Ted Dicks: Co-writer of 'Right Said Fred' and 'Hole in the Ground'


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The Independent Online

The songwriter Ted Dicks wrote "Hole in the Ground" and "Right Said Fred", comic songs whose humour and vitality reflected his own personality and interests. He was a very pleasant and gregarious man with a passion for writing about the working man.

Born in London's Muswell Hill in 1928, Ted Dicks was the son of a postman. He attended Tollington grammar school, where he was encouraged to learn the piano, and then the Hornsby School of Art. When he was conscripted into the RAF he was in demand as the pianist for the officers' mess. He returned to civilian life with a scholarship to the Royal College of Art, where he met the novelist Len Deighton: the pair shared a flat and became lifelong friends. Another close friend was the comedian Barry Cryer, with whom Dicks worked on comic material.

Dicks met Myles Rudge soon after seeing him in a West End production of Salad Days; the two became friends and decided to write songs with Rudge as the lyricist and Dicks as the tunesmith. In 1959 Dicks – with several lyricists, including Rudge – wrote a comedy revue, Look Who's Here, which was first staged at the Mountview Theatre Club. It transferred to the Fortune Theatre in the West End with a cast that included Nyree Dawn Porter, Donald Hewlett and Anna Quayle.

A second revue, this time written by Dicks and Rudge, was quickly commissioned. The cast of And Another Thing included Lionel Blair and Bernard Cribbins, whose "Folk Song" was released as a single. Despite its saucy nature, it received considerable airplay and sold 25,000 copies, thereby encouraging Dicks and Rudge to write more songs for him.

In "Hole in the Ground", a Top 10 single in 1962, Cribbins was a road worker being bothered by a "bloke in a bowler hat" handing out instructions, whom he ends up burying under concrete. The song's engaging jazz rhythms were admired by Count Basie. While the record was in the charts, Noël Coward appeared on Desert Island Discs and chose it as one of his favourite records, saying that he would pass the time by translating it into French.

After some removal men had difficulty in shifting Ted Dicks' piano, they wrote another Top 10 single for Cribbins, "Right Said Fred". The song is about three workers trying to move some unspecified, large object. Its title passed into the vernacular and in the early 1990s it became the name of a successful pop group.

Rudge and Dicks wrote most of the LP A Combination of Cribbins (1962), on which a range of talents were combined to good effect: Rudge's witty and whimsical lyrics, Dicks's ideally suited melodies, George Martin's oddball arrangements and Bernard Cribbins' personality. Martin enjoyed making these cranky records and referred to Ted Dicks affectionately as "Dead Ticks".

Their other major comic song was "A Windmill in Old Amsterdam" (1964), for Ronnie Hilton, about "a little mouse with clogs on". "I recorded that with just the rhythm section," said Ronnie Hilton, "and Wally Ridley, my producer, told me not to bother about the rest of it. I didn't know that he was going use the Mike Sammes Singers speeded up to sound like mice."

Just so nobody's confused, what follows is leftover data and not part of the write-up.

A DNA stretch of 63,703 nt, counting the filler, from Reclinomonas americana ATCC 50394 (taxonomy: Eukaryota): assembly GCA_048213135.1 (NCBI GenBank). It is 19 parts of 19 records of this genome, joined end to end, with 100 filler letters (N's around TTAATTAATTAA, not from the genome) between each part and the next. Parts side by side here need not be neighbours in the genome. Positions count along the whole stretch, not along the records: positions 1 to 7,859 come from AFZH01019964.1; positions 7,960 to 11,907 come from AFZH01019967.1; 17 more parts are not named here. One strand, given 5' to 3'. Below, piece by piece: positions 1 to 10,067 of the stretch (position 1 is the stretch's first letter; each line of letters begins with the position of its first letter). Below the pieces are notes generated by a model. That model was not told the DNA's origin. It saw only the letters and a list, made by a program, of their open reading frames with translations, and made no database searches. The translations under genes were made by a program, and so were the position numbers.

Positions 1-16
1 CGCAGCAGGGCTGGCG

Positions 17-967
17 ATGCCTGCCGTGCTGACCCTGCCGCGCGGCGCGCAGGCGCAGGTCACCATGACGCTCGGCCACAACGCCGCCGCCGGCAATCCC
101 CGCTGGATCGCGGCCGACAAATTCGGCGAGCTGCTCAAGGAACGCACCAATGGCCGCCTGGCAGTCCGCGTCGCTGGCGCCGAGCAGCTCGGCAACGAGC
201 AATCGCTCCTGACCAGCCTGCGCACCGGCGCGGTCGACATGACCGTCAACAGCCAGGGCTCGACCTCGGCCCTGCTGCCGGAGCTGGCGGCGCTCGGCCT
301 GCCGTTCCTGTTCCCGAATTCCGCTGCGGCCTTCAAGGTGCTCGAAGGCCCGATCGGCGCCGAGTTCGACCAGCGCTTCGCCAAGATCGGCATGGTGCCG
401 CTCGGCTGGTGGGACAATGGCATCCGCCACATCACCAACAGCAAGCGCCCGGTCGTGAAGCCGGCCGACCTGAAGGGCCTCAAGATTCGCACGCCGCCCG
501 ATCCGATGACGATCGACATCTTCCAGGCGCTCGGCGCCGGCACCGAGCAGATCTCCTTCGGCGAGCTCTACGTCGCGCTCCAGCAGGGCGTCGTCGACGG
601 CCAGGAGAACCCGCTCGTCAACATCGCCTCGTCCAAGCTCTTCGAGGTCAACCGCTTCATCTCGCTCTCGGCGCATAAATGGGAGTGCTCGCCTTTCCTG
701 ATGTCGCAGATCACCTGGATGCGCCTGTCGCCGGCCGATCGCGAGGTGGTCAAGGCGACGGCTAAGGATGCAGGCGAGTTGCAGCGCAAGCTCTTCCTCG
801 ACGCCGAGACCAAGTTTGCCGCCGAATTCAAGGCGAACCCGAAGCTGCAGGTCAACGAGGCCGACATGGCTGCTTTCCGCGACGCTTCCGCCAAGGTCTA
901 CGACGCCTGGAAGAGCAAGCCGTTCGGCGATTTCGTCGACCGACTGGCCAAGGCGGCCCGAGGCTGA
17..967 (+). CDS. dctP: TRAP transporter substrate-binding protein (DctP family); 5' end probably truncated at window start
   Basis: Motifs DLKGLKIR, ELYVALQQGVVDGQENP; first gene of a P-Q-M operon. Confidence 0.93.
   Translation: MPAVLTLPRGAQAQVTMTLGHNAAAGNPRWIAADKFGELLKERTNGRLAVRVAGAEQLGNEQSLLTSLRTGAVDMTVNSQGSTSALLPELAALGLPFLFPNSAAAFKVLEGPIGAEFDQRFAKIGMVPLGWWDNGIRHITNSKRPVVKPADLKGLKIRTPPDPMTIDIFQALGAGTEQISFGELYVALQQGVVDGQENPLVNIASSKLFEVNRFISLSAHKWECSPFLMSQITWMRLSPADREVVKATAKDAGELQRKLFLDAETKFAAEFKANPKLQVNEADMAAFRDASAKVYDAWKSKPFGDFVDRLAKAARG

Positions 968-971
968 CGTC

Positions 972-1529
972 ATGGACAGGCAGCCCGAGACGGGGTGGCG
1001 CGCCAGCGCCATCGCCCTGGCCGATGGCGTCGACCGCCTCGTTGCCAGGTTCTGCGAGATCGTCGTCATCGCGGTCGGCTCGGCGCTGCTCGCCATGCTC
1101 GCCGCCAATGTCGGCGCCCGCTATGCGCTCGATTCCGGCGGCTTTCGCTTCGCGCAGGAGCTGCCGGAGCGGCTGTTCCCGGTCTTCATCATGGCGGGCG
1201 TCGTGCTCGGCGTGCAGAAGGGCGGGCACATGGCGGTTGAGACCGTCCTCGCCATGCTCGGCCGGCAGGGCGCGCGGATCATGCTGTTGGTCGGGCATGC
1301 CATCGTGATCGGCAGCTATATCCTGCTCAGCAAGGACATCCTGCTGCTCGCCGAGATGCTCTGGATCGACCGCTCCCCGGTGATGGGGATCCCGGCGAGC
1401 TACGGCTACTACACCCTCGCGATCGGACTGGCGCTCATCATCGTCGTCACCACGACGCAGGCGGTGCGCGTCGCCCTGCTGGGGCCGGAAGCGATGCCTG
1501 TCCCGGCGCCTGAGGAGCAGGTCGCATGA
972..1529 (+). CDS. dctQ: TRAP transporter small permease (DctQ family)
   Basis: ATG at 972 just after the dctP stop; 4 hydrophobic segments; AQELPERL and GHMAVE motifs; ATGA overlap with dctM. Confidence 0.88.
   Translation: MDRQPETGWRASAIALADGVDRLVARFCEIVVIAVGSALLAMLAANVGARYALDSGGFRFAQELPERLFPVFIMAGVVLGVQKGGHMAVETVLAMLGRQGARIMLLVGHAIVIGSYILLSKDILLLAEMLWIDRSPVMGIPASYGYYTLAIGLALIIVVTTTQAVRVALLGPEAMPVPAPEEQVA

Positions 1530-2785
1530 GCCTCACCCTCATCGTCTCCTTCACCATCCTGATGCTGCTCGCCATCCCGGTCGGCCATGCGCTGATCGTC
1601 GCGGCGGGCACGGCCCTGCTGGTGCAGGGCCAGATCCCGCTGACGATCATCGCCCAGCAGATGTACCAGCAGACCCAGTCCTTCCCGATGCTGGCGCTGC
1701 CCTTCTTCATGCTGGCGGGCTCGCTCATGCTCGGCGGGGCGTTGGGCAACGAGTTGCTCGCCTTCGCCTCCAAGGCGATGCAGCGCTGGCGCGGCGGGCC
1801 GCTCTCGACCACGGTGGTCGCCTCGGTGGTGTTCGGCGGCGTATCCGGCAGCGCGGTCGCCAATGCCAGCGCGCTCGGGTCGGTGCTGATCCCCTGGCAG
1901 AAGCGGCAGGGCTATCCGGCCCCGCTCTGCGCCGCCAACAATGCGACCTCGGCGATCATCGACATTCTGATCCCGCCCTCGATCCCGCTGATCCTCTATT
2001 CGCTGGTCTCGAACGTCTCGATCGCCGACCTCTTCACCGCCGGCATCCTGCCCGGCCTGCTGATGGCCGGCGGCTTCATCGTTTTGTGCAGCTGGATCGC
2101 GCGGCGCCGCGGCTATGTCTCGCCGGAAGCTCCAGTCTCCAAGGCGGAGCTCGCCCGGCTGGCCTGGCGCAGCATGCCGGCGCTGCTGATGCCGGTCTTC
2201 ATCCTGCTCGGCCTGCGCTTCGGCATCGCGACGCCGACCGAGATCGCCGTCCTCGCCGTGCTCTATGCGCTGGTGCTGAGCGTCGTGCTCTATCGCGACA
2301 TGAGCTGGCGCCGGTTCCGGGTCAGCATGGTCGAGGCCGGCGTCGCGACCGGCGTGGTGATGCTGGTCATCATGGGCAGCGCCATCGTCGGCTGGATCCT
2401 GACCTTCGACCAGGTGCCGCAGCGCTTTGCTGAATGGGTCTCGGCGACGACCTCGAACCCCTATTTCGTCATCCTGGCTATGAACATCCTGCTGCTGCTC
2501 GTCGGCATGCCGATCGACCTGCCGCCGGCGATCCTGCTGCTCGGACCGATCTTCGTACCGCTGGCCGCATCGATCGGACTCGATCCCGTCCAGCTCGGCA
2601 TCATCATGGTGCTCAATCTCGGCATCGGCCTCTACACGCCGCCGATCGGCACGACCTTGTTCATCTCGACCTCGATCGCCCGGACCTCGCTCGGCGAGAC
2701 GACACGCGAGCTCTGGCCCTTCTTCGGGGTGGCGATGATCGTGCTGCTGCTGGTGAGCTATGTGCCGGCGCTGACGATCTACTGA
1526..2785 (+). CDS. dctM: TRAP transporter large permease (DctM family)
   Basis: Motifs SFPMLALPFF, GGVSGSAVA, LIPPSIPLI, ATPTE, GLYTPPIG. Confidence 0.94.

Although the duo is noted for comedy songs, they did write more conventional material, including a strong, self-pitying ballad, "Other People", for Matt Monro, which was considered for an A-side (in the end, it was the B-side of the best-selling film theme "Born Free", 1966). Val Doonican and Ronnie Hilton both recorded a delightful song about the love for a daughter, "Annabelle".

In 1967 Myles and Rudge wrote a comedy album for Kenneth Williams with the knowing title, On Pleasure Bent. Two years later, Dicks wrote a song every week for the ITV series Cribbins, this time with lyrics by Johnnie Mortimer and Brian Cooke. Dicks also wrote episodes of the TV soaps Compact and Crossroads, both created by Hazel Adair. Adair also produced British sex comedies and Dicks wrote the incidental music and title songs for some of them. The singer Catherine Howe appeared on screen with the title song for Can you keep it up for a week? (1975). (The title, in case you are wondering, referred to maintaining a job.)

Dicks wrote the music for Carrying on Screaming (1966) and supplied the theme for the popular ITV series Catweazle, featuring Geoffrey Bayldon as a peasant from the middle ages trying to cope with 20th-century life. Dicks also designed and edited A Decade of The Who (1977), an authorised, illustrated history of the rock band.

In later years, Dicks returned to art and found a demand for his paintings. After Rudge's death in 2007, he revised an unstaged musical they had written, Strip, about a cartoonist whose life is depicted in his work.

Edward Dicks, songwriter: born London 5 May 1928; married Liz Windham-Quin 1964 (one son); died London 27 January 2012.